Tag: rant

The Disney Cycle

Disney Princesses.jpg
Quick! Someone re-imagine them as something stupid.

Recently, I asked my wife to make me roasted pecans. She doesn’t make them very often, you see, so I thought it might be a nice change of pace. As they were cooking, though, I realized that they didn’t smell quite like I wanted them to. And that’s when things started to go wrong.

I mean, sure, they smelled like they were supposed to – warm and cinnamon-y. But that wasn’t really how I envisioned them. I was thinking more of a light vanilla scent maybe. Seriously. How hard is it for her to make a slightly less accurate version of the thing I wanted, based entirely on my incorrect preconceptions of what it was supposed to be?

Then she changed them. A little. Just to get rid of the things that most irritated me. Frankly, I think that made the final product a lot worse, but I stand by my meddling.

Anyway, long story short, she made them and I just didn’t eat them. Yuck. I mean, I realize that I was the one who asked for them in the first place and all. But surely enough other people will enjoy them to ensure she makes more in the future even after my non-stop complaining.

It’s just so unfair! The one time she makes this thing for me and wasn’t exactly what I wanted, even though she followed the recipe perfectly! So, yeah. Long story short, I’m already asking her to make them again, but better this time. I’m sure she has lots of other things to cook that people have requested. Still, I think the best use of her time is to make something for me that I’ve already shown her I’m not likely to touch.

The previous four paragraphs brought to you by “Satire” (TM) – catch the fever!

But yeah, that’s pretty much every single Disney movie these days. My wife’s roasted pecans are, for the record, amazing. And if I were eating some by the time this article was finished, that would actually be pretty great…just saying.

So here’s about how it goes.

1) One culture or minority group or another is outraged they don’t have their own Disney Princess. Yes, this is an actual thing that actually happens. Apparently the bar for outrage is currently set so low that we’re getting angry at Christmas-themed cups and not-Christmas-enough-themed cups. So why not Disney movies?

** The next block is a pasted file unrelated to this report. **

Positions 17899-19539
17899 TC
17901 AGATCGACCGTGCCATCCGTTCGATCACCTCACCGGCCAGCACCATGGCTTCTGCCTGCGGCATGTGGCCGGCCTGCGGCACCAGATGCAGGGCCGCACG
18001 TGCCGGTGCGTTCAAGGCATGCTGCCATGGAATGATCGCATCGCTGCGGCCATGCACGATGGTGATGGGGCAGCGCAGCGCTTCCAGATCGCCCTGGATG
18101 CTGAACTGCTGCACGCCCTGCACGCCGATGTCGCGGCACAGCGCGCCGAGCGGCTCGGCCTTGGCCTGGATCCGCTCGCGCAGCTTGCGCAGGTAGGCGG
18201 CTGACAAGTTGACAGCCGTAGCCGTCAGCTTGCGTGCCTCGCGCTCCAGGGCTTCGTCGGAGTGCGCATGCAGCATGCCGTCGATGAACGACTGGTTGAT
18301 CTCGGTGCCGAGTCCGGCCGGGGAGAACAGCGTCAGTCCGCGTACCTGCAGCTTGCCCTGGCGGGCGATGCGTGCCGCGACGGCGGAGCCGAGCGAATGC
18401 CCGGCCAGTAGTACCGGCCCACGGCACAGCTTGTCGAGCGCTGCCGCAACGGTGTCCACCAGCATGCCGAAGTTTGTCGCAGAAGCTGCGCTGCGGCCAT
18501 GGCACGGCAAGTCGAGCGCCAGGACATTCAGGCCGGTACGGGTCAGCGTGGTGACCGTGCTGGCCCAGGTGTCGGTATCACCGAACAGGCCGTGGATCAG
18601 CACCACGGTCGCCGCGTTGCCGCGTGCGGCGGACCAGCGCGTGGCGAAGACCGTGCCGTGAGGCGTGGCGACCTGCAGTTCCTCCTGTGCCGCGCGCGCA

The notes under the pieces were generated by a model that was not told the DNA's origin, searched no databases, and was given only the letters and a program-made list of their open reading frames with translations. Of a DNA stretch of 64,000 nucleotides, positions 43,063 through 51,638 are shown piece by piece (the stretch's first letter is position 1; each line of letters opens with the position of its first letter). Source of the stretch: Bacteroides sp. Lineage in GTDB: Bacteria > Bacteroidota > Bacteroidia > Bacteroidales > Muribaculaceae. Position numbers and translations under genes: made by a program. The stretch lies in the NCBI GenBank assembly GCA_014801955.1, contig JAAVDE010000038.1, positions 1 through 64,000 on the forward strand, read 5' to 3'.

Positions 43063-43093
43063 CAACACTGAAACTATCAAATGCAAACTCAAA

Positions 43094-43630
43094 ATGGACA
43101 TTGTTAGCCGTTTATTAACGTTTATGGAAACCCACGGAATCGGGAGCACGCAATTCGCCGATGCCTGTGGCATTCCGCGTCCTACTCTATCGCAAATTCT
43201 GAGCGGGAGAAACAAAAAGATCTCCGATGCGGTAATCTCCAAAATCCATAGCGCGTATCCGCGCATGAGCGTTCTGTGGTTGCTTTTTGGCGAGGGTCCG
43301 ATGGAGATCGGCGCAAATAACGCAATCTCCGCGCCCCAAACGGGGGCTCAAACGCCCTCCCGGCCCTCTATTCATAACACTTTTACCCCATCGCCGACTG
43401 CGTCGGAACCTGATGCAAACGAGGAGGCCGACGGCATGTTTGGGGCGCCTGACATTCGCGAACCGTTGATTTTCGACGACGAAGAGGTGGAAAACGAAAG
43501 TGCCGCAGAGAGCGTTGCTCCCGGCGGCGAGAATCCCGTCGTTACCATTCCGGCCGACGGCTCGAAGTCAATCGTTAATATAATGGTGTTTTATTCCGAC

Now, I’m all for inclusivity, but this often leads to a few problems. The first is that, well, there are just a lot of ethnic groups. Have you ever heard about ethnic Iraqi Kurds complaining that they didn’t have a movie about them? Of course not, because those people have real problems to deal with.

The second, as much as I hate to say it, is that some cultures have really lame stories. For reasons that will be abundantly clear in a bit, Disney doesn’t want to take too many liberties with these stories. So when they’re researching Ukraine’s ethnic Tatar population (sorry to single you guys out – I’m sure you’re very cool) and find out their best folktale is about an invisible spirit who wears red dresses and pulls women’s hair to warn them of abusive husbands, you’ll understand why Disney gets a bit nervous.

(Yes, that’s a real Tatar folk legend. And it’s a totally real thing. Look it “Bichura.” I’m not kidding.)

2) Outrage eventually reaches the point that Disney is forced to placate one of these groups or else face the mobilized rage of white college students with nothing better to protest. I don’t know how they make the final choice on what group’s folk legends they use. I like to think they just throw darts at a globe.

Which would explain why they made not one but two movies about Atlantis.

3a) Disney researches the culture more than most people living in it and yet, somehow, always gets it wrong. Now, when I say “wrong,” I don’t mean “inaccurate.” If anything, the problem is that they’re usually too correct.

There was a lot of outrage over the cast of “Frozen” being white, despite the actual culture they were referencing being mostly white. Why? Because a bunch of college students with a Sami great-grandmother (allegedly) got upset that the characters in the film were white when real ethnic Sami were…also white.

This is where the issue with preconceptions comes in. The issue isn’t that Disney is mangling the truth. It’s that people have certain assumptions about things without the benefit of any evidence that “feel” correct. It would be like Disney making a movie about a culture that was made up entirely of overweight people with bad breath. Inevitably, cultures appreciate the truth about as far as your dinner date does – it’s only a good thing as long as you’ve got nice things to say about them.